You’ve recently been laid off from your corporate job. Your job search has already landed you an interview for a new position that includes a short presentation to demonstrate your communication ability.
How many slides should you prepare?
You may have heard about a certain number of slides per minute. I suggest you ignore those “rules” because there are no hard and fast rules. Only guidelines that will help you create an effective presentation for that interview. Here are three to consider.
Know how much time you have for the presentation
If the recruiter or hiring manager didn’t give you a length of time for the presentation, ask them. You have to show that you can work within the parameters of any assignment and you need to know what those boundaries are. Then plan to present for 80-85% of that time only. You want to leave 15-20% of the time for questions or discussion.
It’s the number of visual impressions that counts
The number of slides is irrelevant. What is important is the number of visual impressions. Watch any news program. They don’t spend more than ten seconds on any shot. You don’t want to go that fast but think about the number of different visual impressions you will use.
One slide may have three or four visual impressions because each time you build content on the slide it is a new impression. You may show a graph, then a callout to focus on a big drop in the data, then add some text explaining what you did to address the drop, and a final callout to focus on the improvement after your actions. Four impressions on one slide.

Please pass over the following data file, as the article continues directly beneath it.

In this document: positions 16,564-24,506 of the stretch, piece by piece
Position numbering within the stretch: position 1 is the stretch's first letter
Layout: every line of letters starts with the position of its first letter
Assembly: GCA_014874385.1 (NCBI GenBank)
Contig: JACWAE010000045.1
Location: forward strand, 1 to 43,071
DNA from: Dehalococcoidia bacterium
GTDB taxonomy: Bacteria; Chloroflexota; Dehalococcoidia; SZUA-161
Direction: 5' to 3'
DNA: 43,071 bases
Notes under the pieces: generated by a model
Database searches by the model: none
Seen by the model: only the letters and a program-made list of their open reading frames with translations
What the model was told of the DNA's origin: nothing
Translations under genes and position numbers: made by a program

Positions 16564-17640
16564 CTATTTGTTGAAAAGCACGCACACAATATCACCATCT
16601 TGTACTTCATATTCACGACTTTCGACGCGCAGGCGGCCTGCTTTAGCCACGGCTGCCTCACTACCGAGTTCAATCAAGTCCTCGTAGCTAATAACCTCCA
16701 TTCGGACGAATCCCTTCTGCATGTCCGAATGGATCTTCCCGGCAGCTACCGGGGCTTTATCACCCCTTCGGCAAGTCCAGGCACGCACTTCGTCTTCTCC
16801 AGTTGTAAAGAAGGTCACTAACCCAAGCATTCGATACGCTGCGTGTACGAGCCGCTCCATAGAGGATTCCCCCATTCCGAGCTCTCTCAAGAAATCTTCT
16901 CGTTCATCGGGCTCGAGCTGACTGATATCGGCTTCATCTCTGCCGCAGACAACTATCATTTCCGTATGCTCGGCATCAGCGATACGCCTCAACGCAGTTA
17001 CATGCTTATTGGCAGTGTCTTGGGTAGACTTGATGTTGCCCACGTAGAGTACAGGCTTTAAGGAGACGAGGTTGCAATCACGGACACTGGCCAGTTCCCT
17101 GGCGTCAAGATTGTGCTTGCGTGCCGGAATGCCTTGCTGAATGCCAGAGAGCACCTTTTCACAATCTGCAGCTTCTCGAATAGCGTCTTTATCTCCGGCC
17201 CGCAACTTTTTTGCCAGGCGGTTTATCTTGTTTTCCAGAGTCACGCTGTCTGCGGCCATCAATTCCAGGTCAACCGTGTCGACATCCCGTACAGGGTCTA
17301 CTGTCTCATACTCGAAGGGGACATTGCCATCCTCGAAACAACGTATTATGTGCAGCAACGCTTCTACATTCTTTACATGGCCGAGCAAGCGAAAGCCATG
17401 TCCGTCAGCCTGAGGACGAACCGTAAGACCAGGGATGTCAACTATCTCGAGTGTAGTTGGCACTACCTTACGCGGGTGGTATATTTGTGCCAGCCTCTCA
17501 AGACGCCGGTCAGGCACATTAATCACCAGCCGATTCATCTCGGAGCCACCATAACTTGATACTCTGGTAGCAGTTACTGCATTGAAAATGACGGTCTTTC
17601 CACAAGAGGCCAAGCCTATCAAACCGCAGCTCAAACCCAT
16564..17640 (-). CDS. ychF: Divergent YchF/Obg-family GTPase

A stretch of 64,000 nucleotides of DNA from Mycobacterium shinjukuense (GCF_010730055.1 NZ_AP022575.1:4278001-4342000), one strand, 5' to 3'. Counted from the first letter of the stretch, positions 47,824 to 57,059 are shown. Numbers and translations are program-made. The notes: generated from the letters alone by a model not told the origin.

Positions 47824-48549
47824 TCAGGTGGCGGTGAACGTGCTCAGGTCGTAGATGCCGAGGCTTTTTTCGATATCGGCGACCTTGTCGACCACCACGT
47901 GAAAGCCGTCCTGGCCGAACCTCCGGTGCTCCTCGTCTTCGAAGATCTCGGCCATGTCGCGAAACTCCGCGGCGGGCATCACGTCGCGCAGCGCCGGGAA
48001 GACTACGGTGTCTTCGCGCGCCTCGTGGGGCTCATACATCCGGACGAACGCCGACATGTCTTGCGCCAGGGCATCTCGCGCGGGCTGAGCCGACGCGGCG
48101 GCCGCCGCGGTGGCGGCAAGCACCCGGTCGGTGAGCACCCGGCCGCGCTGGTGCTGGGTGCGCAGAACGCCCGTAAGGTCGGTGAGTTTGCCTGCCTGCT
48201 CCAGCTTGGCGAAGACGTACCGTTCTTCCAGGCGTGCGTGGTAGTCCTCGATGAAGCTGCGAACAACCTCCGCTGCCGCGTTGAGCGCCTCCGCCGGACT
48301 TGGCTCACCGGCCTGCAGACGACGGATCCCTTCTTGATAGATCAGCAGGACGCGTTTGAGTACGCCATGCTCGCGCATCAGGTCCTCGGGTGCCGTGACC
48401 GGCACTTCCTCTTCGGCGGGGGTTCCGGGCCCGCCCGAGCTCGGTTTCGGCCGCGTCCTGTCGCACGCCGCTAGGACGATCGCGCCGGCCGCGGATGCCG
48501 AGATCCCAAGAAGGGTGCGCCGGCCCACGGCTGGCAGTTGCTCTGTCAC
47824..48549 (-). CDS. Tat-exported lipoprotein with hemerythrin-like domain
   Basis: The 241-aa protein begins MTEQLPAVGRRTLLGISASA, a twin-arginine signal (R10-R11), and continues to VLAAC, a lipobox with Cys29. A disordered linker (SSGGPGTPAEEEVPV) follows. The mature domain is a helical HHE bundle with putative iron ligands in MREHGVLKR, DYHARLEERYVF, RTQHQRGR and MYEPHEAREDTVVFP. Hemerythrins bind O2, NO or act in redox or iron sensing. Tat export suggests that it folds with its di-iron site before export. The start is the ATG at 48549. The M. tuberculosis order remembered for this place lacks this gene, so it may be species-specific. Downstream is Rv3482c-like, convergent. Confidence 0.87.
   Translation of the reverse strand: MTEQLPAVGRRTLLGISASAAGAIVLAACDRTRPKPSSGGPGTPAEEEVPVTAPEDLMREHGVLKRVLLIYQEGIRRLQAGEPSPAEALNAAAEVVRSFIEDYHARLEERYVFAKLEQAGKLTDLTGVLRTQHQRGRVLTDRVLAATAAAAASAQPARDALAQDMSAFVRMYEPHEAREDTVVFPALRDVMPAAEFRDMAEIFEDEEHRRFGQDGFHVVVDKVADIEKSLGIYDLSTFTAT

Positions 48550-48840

If you decide you want to average two impressions per minute, you may have up to 16 impressions for the eight minutes you will present during the ten minutes of time allotted in the interview for your presentation. It doesn’t matter if each impression is a slide or a build on a slide, they all count the same.
Rehearsing is the only way to know your timing
There is no way to really know how long your presentation is until you rehearse. Delivering the entire presentation out loud from start to finish. Preferably on a test Teams call so you add in the time to share the screen and time to stop sharing to address questions (this article shows you how to see what the recruiter will see by connecting to a Teams call twice from your computer). Rehearse multiple times because you will get better each time. Five times minimum is what I suggest. Taking too long? Cut some of the details or content. Too short? Add some relevant details or content. The number of slides you have tells you nothing about how long the presentation will be. Only rehearsing out loud will tell you.
Dave Paradi has over twenty-two years of experience delivering customized training workshops to help business professionals improve their presentations. He has written ten books and over 600 articles on the topic of effective presentations and his ideas have appeared in publications around the world. His focus is on helping corporate professionals visually communicate the messages in their data so they don’t overwhelm and confuse executives. Dave is one of fewer than ten people in North America recognized by Microsoft with the Most Valuable Professional Award for his contributions to the Excel, PowerPoint, and Teams communities. His articles and videos on virtual presenting have been viewed over 3.5 million times and liked over 14,000 times on YouTube.